Since the so-called “Wolf of Wall Street” divorce scandal broke, I’ve been studying photographs of Christina Kelly, the angry blonde housewife whose specific allegations might yet very well bring down not just her errant husband but a whole investment bank.
I keep scanning Mrs Kelly’s thought-out wardrobe, searching for a sign of her motive. She’s got the classic boots-and-blazer look down pat; she looks put-together in a friendly, controlled way that is mystifyingly at-odds with the angriest—and most seemingly self-destructive—lawsuit to have hit the courts in years.
For those who haven’t been keeping track: Mrs Kelly, 38, and her husband, the in-advisedly-named Sage, 42, head of health-care banking at Jefferies & Co, are divorcing. She alleges that he and twenty-or-so named colleagues collectively abused “alcohol, cocaine, mushrooms, Special-K, heroin.”
She also alleges that Sage, who is the father of their two daughters, aged ten and six, urinated on himself at the office annual party and elsewhere; that he defecated on himself while intoxicated and that he encouraged her to have sex with a named client while he had sex with the client’s named girlfriend. Oh, and one of their girls almost ingested cocaine left out on a pool table in their basement.
Sage and the identified colleagues have denied all of it. He has taken a leave of absence from Jefferies, which has reportedly already lost five clients. On Monday it was also reported that, in a desperate-sounding attempt at damage control, Jefferies CEO Richard Handler had taken a random drug test with the health-care bankers (all were clean)— which only added to the surreal nature of the fiasco.
Whatever the truth of the specifics here, it’s no surprise that rich guys on Wall Street do bad things. I know this. I write books about this. I’ve heard many, many ugly stories about strippers, orgies, private islands, private clubs, hush money, missing wedding rings on strip-club floors. The anecdotes all reveal something uncomfortably schizophrenic about our world…but even so: what has gotten into this woman? Mrs. Kelly, for some reason, doesn’t seem to have understood the truism that most people in her bubble-wrapped environs intuit more clearly than the Constitution: rich people get divorced quietly. It’s a simple equation. Scandal equals reputational, emotional and financial ruin—for all concerned.
Some examples of the cost of public brawls: In 1999 Patricia Duff, the dazzlingly beautiful political hostess tried to battle publicly with her husband Ronald Perelman. All that happened was the custody of their small daughter Caleigh was decided in his favor, while she was (predictably and stereotypically) painted as over-emotional.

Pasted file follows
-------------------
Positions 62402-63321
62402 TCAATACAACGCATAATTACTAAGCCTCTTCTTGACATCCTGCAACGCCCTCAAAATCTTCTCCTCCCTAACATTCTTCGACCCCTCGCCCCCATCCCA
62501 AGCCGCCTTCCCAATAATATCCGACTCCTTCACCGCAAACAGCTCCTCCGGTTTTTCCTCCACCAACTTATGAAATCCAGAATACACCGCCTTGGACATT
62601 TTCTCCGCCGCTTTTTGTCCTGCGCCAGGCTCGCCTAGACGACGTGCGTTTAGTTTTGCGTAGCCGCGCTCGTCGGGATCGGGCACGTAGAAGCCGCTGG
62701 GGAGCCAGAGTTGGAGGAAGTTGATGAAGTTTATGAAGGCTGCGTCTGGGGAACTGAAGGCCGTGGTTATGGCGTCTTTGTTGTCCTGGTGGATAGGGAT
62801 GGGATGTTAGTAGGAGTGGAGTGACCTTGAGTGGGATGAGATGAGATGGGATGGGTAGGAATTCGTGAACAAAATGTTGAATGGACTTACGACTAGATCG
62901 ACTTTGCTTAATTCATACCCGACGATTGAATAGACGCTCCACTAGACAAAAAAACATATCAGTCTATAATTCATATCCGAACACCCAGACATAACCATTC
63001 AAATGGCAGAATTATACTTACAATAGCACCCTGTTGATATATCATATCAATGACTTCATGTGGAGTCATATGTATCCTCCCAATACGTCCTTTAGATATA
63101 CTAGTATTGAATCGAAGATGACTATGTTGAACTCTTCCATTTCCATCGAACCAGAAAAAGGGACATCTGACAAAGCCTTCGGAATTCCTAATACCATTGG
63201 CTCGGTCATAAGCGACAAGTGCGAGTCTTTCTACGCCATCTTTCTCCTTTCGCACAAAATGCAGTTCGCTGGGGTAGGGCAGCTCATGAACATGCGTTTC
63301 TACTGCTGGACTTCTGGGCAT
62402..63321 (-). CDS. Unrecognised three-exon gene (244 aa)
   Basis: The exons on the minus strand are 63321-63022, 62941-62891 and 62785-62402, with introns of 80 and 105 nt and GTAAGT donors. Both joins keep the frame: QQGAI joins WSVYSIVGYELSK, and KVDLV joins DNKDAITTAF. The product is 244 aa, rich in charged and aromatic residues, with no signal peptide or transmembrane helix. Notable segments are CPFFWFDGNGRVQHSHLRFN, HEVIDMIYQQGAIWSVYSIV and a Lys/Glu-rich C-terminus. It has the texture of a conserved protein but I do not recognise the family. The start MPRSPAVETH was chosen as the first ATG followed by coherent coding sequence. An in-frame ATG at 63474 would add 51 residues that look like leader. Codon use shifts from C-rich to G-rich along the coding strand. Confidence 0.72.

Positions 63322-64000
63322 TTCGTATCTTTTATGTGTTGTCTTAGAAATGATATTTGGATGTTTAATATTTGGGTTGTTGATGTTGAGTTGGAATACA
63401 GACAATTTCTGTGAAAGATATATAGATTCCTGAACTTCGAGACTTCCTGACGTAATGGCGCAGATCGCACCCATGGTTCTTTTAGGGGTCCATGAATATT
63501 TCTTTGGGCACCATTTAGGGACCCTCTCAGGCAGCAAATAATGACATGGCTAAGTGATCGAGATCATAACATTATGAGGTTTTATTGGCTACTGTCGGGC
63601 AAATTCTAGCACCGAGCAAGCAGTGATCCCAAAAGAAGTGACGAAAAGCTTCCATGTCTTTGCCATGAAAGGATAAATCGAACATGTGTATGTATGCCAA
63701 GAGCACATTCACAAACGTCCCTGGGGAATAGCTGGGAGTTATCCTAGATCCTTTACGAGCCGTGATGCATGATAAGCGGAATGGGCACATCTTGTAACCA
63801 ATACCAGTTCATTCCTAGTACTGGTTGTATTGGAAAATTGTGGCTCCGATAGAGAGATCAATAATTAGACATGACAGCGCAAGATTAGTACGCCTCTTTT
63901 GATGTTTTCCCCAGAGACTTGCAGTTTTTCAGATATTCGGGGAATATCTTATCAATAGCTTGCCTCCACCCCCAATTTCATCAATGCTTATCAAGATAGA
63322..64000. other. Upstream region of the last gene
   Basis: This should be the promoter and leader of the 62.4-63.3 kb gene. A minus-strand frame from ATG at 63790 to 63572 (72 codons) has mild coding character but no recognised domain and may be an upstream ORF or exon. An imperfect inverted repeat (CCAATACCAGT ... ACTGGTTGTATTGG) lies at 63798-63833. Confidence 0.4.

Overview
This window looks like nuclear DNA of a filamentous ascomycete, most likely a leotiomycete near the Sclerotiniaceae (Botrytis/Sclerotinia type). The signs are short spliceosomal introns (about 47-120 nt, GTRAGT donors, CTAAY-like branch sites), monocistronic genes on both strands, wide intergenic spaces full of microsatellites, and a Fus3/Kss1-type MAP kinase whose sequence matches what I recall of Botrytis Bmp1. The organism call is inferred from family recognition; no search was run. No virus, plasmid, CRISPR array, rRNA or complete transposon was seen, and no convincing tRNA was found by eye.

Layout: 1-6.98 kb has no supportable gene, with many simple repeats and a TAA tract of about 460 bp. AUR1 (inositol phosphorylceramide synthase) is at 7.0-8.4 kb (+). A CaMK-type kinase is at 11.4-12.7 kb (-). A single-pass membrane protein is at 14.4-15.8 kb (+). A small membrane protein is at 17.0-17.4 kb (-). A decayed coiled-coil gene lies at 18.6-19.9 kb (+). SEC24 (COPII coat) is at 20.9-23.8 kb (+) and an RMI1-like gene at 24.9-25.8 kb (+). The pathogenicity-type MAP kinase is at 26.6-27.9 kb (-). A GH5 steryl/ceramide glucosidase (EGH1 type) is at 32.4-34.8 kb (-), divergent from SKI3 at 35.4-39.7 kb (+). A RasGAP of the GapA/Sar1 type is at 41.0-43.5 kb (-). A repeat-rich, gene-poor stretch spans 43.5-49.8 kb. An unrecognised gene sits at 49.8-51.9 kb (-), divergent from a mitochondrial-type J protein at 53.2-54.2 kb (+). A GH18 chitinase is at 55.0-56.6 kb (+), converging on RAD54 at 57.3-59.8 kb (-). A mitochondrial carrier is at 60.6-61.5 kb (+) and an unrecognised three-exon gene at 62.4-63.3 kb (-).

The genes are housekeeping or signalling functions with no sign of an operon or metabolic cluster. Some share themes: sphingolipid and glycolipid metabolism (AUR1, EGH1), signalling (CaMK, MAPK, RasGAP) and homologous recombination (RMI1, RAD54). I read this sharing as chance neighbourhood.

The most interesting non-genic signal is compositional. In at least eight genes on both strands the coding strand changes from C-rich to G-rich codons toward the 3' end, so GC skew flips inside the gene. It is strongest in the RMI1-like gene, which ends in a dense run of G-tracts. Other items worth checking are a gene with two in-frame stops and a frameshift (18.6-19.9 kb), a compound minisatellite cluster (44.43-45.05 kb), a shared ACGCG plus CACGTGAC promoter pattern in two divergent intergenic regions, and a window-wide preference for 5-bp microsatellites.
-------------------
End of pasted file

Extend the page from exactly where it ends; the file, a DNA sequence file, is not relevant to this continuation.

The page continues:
Even when handsome Peter Cook callously cheated on stunning Christie Brinkley in 2008, their public battle was not damage-free for the former model. It led to column inches devoted to his claim that her coldness had alienated him, a speculation that she could probably have done without.
More recently Richard Gere and Carey Lowell ducked for cover—and a privacy seal—when it looked like their differences were being put under a harsh microscope not likely to flatter either.
But more important for Christina Kelly, whose husband earns $7 million per annum, is the loss of his earning power that her scandalous allegations may very likely cause. Injuring the family breadwinner is the same as injuring yourself.
“It’s not unusual for either partner to have access to sensational or powerful information, but it is highly unusual for them to use it in such a way as to shoot yourself in the foot and let out the economic foundations of the divorce,” says divorce attorney Deb Lans of the Manhattan firm Cohen Clair Lans. “You have to be very angry to be at the point where you no longer have any self-interest.”
I can’t help thinking (yes, completely self-servingly): if only Christina Kelly had read my new book, The Liar’s Ball, perhaps she would have read about a story that shows the prudence of taking a different path.
In the early 1990s Louann Hilbert was the middle-aged wife of one of America’s highest-paid CEOS, Steve Hilbert, the founder of insurance behemoth Conseco.
Hilbert was a flashy man who helicoptered five miles daily over corn fields to and from the office. One day Louann’s phone rang. It was the local BMW dealer. “How are you enjoying your new convertible?” he asked her.
“What new convertible?” she replied. It emerged that her husband, had secretly bought the car for his new girlfriend, Tomisue Tomlinson, a 23-year-old woman whom he met a few weeks previously when she jumped nearly naked out of a cake at a bachelor party.
Divorce ensued, along with a deluge of humiliating media coverage. Louann kept dead quiet, taking a settlement in Conseco stock which she quickly sold; the new Mr and Mrs Hilbert lived, by contrast, a public, glamorous life on a 33-acre estate with a 23,000 square foot house named Le Renaissance. The Indiana Pacers came to practice there….
And then, six years later, Conseco went bankrupt. Hilbert and other Conseco directors were sued for $700 million it emerged they’d borrowed from the company. The Hilberts would lose the estate and much else. But by then Louann Hilbert had not only remarried, she had actually pocketed around $100 million from her Conseco shares…
There are many people interviewed in the book who enjoyed telling me Louann’s story (except, obviously, Steve Hilbert). And there isn’t a woman alive who wouldn’t smile, hearing it.
The former Mrs Hilbert’s story is a parable about a woman of class who needed no help from a wardrobe of carefully-co-ordinated riding-style clothes and Birkin bags, to exercise elegance and self-control. Ultimately she won out. Like I said: the rule is simple: rich people should divorce quietly…
Vicky Ward’s The Liar’s Ball: The Extraordinary Saga of How One Building Broke the World’s Toughest Tycoons (Wiley) is on sale now.